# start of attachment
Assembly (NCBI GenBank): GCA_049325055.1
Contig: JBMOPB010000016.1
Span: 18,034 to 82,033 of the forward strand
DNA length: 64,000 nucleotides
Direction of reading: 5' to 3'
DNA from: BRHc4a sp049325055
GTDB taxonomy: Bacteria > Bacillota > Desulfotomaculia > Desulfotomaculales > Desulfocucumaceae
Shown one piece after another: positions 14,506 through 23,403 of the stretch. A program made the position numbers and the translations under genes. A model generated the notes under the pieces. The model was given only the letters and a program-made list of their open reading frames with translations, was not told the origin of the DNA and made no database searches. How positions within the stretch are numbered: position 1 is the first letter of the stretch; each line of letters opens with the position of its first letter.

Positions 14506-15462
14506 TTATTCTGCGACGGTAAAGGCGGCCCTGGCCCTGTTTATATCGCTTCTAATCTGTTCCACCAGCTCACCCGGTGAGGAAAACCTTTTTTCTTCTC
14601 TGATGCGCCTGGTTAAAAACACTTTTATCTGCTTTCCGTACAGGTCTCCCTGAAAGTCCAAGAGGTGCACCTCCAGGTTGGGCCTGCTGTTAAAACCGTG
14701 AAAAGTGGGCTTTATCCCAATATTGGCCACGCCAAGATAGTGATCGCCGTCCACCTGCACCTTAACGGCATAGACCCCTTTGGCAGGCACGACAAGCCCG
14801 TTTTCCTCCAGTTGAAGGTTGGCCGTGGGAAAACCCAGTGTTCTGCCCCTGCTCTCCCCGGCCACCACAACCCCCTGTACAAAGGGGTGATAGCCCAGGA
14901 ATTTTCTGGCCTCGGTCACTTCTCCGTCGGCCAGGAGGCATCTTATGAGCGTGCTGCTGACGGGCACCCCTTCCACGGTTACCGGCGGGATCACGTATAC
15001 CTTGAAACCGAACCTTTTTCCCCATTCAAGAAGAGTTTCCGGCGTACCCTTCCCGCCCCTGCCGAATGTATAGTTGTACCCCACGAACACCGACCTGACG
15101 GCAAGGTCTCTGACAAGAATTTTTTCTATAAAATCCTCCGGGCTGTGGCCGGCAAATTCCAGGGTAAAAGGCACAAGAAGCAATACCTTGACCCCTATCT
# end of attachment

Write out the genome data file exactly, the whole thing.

Assembly (NCBI GenBank): GCA_049325055.1
Contig: JBMOPB010000016.1
Span: 18,034 to 82,033 of the forward strand
DNA length: 64,000 nucleotides
Direction of reading: 5' to 3'
DNA from: BRHc4a sp049325055
GTDB taxonomy: Bacteria > Bacillota > Desulfotomaculia > Desulfotomaculales > Desulfocucumaceae
Shown one piece after another: positions 14,506 through 23,403 of the stretch. A program made the position numbers and the translations under genes. A model generated the notes under the pieces. The model was given only the letters and a program-made list of their open reading frames with translations, was not told the origin of the DNA and made no database searches. How positions within the stretch are numbered: position 1 is the first letter of the stretch; each line of letters opens with the position of its first letter.

Positions 14506-15462
14506 TTATTCTGCGACGGTAAAGGCGGCCCTGGCCCTGTTTATATCGCTTCTAATCTGTTCCACCAGCTCACCCGGTGAGGAAAACCTTTTTTCTTCTC
14601 TGATGCGCCTGGTTAAAAACACTTTTATCTGCTTTCCGTACAGGTCTCCCTGAAAGTCCAAGAGGTGCACCTCCAGGTTGGGCCTGCTGTTAAAACCGTG
14701 AAAAGTGGGCTTTATCCCAATATTGGCCACGCCAAGATAGTGATCGCCGTCCACCTGCACCTTAACGGCATAGACCCCTTTGGCAGGCACGACAAGCCCG
14801 TTTTCCTCCAGTTGAAGGTTGGCCGTGGGAAAACCCAGTGTTCTGCCCCTGCTCTCCCCGGCCACCACAACCCCCTGTACAAAGGGGTGATAGCCCAGGA
14901 ATTTTCTGGCCTCGGTCACTTCTCCGTCGGCCAGGAGGCATCTTATGAGCGTGCTGCTGACGGGCACCCCTTCCACGGTTACCGGCGGGATCACGTATAC
15001 CTTGAAACCGAACCTTTTTCCCCATTCAAGAAGAGTTTCCGGCGTACCCTTCCCGCCCCTGCCGAATGTATAGTTGTACCCCACGAACACCGACCTGACG
15101 GCAAGGTCTCTGACAAGAATTTTTTCTATAAAATCCTCCGGGCTGTGGCCGGCAAATTCCAGGGTAAAAGGCACAAGAAGCAATACCTTGACCCCTATCT